Kidney transplant chain links strangers across the US

It all started with one man in Georgia— now, 12 people have donated their kidneys to transplant patients nationwide, MyFoxAtlanta reported.

Six weeks ago, Steve Baumgartner of Roswell, Ga., donated a kidney to a stranger, a man in Ohio. The recipient’s wife gave her kidney to a stranger in Minnesota. That person gave a kidney to a patient in Washington State, whose donor gave a kidney that was flown to Georgia. Now it’s going to Susan Edwards, 58, who has been waiting for a donor for four years.

According to Piedmont Hospital surgeon Dr. Miguel Tan, the average wait for a deceased donor kidney is five years.

“One thing we ask people to do is come up with a living donor. But, of those who do, only 30 to 40 percent are compatible,” Tan told MyFoxAtlanta. “We know if you look at the long-term, [a] living donor kidney lasts twice as long as a deceased donor kidney.”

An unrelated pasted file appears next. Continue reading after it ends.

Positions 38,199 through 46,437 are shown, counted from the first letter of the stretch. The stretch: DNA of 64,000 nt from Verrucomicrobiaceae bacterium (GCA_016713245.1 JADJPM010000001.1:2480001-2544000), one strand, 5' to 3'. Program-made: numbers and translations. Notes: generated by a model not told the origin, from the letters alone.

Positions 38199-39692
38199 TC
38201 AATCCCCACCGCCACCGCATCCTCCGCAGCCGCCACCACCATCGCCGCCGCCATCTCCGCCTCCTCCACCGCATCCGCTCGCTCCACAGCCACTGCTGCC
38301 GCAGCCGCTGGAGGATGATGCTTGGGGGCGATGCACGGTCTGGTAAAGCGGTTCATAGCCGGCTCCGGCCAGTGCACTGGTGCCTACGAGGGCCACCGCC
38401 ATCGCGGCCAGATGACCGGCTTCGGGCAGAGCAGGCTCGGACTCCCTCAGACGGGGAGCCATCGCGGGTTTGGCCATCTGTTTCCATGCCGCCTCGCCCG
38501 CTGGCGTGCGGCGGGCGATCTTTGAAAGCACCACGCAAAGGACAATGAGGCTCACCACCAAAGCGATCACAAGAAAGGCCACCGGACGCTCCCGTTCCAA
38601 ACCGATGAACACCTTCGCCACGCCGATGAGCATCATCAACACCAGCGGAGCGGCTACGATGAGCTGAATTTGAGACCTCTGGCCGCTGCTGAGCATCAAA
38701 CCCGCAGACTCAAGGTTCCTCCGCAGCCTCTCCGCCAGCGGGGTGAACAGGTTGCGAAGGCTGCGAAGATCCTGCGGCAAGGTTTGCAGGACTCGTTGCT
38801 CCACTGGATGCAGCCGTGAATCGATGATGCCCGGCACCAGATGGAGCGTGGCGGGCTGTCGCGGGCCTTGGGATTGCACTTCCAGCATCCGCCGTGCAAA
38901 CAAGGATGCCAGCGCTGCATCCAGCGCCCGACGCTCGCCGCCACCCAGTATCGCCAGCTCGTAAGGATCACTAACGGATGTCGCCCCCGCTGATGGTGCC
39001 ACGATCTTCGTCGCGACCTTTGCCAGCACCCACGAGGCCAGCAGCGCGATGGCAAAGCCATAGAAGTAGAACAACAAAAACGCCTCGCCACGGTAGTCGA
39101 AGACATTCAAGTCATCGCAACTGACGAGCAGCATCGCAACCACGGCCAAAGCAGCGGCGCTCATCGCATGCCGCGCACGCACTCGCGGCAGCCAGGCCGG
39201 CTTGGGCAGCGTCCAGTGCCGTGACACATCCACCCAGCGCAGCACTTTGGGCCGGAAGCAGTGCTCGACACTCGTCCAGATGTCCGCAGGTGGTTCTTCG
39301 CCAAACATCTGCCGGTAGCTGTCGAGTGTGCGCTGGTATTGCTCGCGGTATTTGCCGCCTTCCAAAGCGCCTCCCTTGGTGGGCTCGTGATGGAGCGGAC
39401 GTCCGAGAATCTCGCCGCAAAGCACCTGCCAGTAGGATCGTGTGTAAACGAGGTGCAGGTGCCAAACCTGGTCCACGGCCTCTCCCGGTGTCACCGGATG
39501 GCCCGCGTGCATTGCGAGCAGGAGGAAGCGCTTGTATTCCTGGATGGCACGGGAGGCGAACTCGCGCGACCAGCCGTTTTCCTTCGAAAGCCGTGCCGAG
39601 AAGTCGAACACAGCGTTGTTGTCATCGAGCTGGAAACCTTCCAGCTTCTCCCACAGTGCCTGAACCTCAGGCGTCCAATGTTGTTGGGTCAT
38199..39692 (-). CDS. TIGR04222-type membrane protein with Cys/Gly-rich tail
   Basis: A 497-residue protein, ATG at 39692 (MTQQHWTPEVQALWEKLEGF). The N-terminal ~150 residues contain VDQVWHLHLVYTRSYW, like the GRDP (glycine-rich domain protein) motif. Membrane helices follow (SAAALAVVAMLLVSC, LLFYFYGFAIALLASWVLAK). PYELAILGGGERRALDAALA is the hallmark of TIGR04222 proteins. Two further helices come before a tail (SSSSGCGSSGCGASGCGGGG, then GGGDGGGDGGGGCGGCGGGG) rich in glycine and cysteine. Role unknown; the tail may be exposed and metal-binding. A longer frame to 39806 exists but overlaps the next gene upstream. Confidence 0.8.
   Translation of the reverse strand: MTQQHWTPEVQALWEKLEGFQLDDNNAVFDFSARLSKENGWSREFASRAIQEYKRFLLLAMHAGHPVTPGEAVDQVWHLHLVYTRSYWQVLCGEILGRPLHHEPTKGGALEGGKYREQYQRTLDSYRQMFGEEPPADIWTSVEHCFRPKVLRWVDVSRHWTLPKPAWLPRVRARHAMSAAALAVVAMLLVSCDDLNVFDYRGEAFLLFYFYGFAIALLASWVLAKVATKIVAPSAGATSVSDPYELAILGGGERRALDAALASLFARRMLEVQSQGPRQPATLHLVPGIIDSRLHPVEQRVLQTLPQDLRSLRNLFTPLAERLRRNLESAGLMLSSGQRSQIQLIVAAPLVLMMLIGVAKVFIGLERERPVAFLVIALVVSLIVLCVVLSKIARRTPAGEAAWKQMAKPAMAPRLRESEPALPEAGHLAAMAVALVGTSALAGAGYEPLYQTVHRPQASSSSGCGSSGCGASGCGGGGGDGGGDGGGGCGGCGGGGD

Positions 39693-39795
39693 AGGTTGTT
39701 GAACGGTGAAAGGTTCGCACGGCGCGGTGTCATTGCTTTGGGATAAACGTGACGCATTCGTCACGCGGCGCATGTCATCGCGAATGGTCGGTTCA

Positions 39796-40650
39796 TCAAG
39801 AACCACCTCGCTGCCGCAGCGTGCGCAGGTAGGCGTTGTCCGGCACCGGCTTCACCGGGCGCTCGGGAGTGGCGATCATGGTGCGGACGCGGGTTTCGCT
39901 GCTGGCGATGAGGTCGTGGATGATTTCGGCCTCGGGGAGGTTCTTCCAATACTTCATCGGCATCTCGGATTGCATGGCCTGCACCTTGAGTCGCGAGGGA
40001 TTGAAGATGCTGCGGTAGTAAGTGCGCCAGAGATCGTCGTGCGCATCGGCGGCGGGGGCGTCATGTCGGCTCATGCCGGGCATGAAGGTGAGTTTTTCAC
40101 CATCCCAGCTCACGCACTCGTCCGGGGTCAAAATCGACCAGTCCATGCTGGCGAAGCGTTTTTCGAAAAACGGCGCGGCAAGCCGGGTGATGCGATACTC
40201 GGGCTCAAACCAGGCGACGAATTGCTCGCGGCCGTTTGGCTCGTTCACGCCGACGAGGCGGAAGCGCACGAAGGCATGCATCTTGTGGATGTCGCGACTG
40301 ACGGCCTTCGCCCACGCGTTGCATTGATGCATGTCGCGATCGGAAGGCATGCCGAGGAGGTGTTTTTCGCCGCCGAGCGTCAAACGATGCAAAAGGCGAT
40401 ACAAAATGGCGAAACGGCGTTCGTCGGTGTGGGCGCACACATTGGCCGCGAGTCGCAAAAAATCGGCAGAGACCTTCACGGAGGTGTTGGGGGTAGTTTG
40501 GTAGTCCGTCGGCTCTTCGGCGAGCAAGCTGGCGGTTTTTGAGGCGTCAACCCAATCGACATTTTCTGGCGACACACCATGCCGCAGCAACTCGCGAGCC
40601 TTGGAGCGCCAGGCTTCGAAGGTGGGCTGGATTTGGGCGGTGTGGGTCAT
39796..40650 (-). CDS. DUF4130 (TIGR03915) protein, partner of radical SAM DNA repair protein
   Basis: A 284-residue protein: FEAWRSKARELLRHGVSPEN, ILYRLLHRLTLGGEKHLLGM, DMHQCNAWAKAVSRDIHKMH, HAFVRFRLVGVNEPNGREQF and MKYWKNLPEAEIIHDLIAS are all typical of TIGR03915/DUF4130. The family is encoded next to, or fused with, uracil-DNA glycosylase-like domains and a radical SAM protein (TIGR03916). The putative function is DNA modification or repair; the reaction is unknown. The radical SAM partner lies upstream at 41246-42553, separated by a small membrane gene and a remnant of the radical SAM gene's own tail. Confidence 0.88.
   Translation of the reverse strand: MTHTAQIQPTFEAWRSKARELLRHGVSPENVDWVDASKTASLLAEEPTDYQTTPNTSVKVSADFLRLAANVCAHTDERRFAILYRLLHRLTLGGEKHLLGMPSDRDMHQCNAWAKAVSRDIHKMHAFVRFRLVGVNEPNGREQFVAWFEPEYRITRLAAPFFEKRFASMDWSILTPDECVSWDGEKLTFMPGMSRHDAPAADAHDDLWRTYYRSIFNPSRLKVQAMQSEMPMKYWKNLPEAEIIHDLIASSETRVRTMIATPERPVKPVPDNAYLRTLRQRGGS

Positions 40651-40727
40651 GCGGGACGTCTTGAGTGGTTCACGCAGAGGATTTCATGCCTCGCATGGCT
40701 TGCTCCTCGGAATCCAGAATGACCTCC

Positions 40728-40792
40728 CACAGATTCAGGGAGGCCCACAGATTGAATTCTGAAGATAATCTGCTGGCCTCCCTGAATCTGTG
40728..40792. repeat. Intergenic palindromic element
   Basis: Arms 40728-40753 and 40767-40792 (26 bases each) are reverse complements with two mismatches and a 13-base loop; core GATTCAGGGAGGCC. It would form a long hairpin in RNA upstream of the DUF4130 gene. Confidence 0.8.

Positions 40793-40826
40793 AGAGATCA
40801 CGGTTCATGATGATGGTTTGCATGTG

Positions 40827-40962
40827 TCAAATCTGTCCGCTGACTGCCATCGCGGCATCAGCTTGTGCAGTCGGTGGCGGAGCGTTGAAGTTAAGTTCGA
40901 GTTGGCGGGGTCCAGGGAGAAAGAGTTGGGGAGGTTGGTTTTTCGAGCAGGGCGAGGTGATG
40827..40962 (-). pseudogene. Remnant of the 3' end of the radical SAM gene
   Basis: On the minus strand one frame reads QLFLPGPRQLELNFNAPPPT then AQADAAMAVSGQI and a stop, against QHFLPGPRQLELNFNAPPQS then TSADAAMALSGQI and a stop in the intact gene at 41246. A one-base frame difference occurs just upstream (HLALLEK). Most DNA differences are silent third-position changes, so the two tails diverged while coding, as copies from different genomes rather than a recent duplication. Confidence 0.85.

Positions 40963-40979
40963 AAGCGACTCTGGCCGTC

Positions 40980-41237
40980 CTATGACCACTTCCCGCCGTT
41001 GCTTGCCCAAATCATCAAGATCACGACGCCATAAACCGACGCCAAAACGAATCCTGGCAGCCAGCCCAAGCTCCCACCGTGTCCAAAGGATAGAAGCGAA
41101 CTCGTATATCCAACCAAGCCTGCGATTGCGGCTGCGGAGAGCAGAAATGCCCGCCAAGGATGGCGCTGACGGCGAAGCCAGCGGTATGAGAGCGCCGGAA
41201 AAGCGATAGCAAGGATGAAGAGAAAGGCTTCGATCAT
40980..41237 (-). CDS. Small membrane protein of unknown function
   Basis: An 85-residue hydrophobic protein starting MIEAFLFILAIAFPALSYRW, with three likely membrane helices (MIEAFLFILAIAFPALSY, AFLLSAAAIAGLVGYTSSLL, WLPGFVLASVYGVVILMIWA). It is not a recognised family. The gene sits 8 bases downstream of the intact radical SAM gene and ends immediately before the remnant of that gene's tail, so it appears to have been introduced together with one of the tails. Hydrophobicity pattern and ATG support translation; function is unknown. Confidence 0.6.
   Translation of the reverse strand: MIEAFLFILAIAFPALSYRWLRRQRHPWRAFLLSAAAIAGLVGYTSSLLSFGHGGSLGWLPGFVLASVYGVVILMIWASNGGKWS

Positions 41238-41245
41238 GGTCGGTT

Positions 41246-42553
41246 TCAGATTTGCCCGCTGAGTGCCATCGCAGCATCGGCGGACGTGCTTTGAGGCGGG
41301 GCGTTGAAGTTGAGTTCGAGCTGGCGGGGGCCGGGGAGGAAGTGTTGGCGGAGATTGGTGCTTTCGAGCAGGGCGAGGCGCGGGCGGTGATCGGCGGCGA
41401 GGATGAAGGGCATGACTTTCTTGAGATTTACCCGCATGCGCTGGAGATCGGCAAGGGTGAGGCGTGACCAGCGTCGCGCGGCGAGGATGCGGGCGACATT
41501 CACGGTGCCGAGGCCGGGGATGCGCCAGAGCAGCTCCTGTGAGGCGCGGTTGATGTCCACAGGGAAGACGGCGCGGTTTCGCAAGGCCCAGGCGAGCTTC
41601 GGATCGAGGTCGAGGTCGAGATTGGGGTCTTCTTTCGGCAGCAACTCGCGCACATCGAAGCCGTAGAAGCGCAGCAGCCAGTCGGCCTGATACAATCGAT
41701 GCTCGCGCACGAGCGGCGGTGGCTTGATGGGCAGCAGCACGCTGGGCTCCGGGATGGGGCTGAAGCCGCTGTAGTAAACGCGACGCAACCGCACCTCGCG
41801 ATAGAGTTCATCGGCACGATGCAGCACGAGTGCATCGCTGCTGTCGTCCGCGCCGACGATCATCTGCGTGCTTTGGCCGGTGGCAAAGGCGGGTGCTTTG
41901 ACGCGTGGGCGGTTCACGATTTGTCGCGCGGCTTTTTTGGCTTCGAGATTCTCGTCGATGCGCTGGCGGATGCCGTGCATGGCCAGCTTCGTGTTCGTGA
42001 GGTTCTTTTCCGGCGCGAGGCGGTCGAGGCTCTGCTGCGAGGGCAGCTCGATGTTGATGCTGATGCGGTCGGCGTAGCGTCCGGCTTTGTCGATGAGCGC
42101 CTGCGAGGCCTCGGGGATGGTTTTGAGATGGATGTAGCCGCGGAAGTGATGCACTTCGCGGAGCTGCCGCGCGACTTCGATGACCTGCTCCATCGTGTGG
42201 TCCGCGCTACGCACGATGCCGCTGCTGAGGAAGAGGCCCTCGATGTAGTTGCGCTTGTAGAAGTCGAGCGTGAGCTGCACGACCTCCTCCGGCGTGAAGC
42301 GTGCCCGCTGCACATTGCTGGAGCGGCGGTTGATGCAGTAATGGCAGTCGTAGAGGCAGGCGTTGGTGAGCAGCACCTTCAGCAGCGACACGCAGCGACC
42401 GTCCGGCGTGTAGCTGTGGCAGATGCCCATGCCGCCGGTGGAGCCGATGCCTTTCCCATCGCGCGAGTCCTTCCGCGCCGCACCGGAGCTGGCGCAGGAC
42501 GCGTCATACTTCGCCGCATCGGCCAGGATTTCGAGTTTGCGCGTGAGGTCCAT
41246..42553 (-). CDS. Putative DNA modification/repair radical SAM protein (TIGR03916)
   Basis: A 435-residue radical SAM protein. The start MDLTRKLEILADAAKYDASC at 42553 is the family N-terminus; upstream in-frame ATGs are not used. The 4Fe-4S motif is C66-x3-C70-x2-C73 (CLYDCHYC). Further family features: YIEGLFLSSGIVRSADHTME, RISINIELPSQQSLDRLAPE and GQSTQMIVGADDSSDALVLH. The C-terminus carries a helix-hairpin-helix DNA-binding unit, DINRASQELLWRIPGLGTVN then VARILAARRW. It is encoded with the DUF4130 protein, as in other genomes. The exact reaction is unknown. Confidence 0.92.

Edwards’s brother-in-law was medically able to donate a kidney but was not a match for her. Now, as part of a paired kidney transplant chain, Edwards found the match she needed.

“It’s been anxious. I’m just over-the-moon excited now; just ready to get it over with,” Edwards told the news channel while she was in the pre-op area.

Three days later, on Friday, her brother-in-law, Phillip McCorkle, went to Piedmont Hospital to donate on her behalf. McCorkle’s kidney went to Richard Cunningham, 35, a newlywed in stage 5 kidney failure. Laterral England, 28, heard about Cunningham from his sister, who is in her home Bible study, and decided to donate her kidney, which is going to Beth Carnley, 28, in Opp, Alabama.

Now 12 people strong, the transplant chain continues. Carnley’s daughter Stephanie will soon donate her kidney to the next person in line.

Baumgartner is back to living his life and playing tennis, having helped six kidney failure patients get a second chance.

The transplant chain was coordinated by the Alliance for Paired Donation.

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